Georgia Knox

10 Things I Love About You

Bachelor of Design Publication Social Design

A Strength Based Perspective of ADHD

I caught the name Gigi when it wasn’t trendy, I hated it, but it stuck, and now I’m grateful it did.
I do believe that passion makes moves in a career path, I’ve got passion and cannot wait to build on my career. Some of my personal passions include editorial style marketing and publication design. Vogue was my first love, specifically the editor’s note and job descriptions on the first page. I also believe design to be the orchestrator of the modern world, hence my choice to follow paths that could push my creative boundaries. I love to learn on jobs, it is when I do my best work. Creating a publication as the final project of my degree created a safe space to learn more about myself as a designer and creative, while also offering my design practice a chance to curate my old and newfound knowledge into a passion fuelled, visual documentation of my professional and personal journey as an ADHD designer.

The implications of neurodiversity are not slept upon, in fact, we often hear about designers and creatives with dyslexia and/or autism. But are the positive attributes of those with ADHD overlooked? Where do we fit in the realm of design? Neurological difference is a fundamental part of creative communities.

The inspiration behind this publication originally grew from the exhaustion of masking ADHD tendencies in my academic and work life. There was a clear split between my pride in the disorder at home and with friends, and the anxiety I felt when handing in work or starting a new job in case my disorder had slipped through said mask. As a graduating design student diagnosed with ADHD, I feel a strong motivation to ensure these fundamental parts make their way into mainstream society empowered rather than shamed. My intended audience was addressed directly within my publication, via four personalised letters titled; Dear Parents & Teachers, Dear Society, Dear Future Employer, and Dear Myself.

‘10 Things I Love About You’ documents relevant research and stories of ADHD, while also acting as my own, refined, diary. Inspired by the visual form of a ‘coffee table book’, my personal experiences and opinions are narrated though all of my own illustrations, imagery, and text. The publication highlights a strength-based perspective of attention deficit hyperactivity disorder. I knew that if the title of my book was to be ‘10 Things I Love About You’, I had to include the word ‘hate’, though crossed out by ‘love’. This decision was due to my intention to challenge the symptoms of ADHD we may not like, or are stereotyped as negative, and instead reflect them in a positive light.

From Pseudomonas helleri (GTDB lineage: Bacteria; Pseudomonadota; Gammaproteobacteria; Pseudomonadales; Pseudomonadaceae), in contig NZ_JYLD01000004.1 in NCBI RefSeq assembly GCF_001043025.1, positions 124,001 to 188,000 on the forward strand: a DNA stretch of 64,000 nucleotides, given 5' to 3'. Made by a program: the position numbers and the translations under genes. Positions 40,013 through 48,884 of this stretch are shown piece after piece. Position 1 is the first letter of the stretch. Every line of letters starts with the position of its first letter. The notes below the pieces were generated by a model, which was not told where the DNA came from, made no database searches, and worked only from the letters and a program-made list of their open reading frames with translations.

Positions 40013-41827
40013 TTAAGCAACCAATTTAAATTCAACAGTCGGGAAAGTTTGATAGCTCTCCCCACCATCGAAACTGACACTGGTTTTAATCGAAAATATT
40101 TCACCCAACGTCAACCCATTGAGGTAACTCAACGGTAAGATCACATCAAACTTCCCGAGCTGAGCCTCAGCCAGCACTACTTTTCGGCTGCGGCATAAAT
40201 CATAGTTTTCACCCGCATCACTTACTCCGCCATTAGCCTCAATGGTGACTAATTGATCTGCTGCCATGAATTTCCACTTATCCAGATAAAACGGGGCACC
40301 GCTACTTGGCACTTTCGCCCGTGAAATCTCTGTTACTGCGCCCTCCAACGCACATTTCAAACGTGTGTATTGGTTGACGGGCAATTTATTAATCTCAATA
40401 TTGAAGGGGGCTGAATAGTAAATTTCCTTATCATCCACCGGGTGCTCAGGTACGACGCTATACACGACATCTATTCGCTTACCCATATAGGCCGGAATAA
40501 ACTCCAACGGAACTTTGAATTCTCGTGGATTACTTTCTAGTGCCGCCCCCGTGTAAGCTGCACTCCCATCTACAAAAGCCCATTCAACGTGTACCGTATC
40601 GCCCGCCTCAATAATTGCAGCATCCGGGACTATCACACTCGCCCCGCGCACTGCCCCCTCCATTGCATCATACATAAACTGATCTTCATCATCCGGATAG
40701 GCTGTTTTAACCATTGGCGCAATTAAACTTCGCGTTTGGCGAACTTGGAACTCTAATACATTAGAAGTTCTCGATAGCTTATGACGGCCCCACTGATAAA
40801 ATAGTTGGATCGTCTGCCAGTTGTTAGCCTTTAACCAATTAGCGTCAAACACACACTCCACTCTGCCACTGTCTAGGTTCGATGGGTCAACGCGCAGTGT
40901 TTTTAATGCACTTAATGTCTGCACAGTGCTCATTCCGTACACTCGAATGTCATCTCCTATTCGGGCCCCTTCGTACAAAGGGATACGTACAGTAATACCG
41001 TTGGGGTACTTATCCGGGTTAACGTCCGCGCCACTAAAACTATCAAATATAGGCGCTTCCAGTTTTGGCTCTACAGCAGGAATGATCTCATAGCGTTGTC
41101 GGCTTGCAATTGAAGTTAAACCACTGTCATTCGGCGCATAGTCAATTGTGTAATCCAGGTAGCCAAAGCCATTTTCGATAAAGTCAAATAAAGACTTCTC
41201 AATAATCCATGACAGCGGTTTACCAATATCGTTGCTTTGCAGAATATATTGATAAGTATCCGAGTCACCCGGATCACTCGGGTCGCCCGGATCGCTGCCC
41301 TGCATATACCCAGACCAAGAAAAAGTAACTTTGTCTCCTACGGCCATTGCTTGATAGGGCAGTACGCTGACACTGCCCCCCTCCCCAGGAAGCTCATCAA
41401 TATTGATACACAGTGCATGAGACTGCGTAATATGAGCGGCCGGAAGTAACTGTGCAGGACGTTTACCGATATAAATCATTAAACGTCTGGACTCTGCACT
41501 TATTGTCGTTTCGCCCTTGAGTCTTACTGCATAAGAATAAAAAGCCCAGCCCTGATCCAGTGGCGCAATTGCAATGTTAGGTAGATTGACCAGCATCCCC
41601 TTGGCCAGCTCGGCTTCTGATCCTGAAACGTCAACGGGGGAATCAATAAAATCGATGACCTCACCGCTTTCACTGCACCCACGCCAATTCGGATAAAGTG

Besides, an entire world striving for perfection is utterly uninteresting.

Having a fun, conversational tone throughout the project was also very important to convey the chatty, crazy, excitable behaviour ADHD individuals are often known to exhibit. While this was communicated via my written text, I chose to reflect my ‘continually distracted’ mind state through my design decisions on the use of colour, texture, layout, and dynamic layouts of text and imagery. This meant letting go of many of my self-trained creative restraints and indulging in my terrible working memory, by carrying out all the design decisions I could effectively execute before I became preoccupied with the next. Letting go of these limitations formed to protect my work from ADHD symptoms, and instead allowing them to carry my work, welcomed an aura of beautiful chaos into my usual highly organized design process.

This project concludes fifteen years of education, reflecting a full circle of personal reflection and realisation. I believe that there was no better way I could represent who I am and what I have learnt over those years, than curating a final project about the very mountains I have been silently overcoming.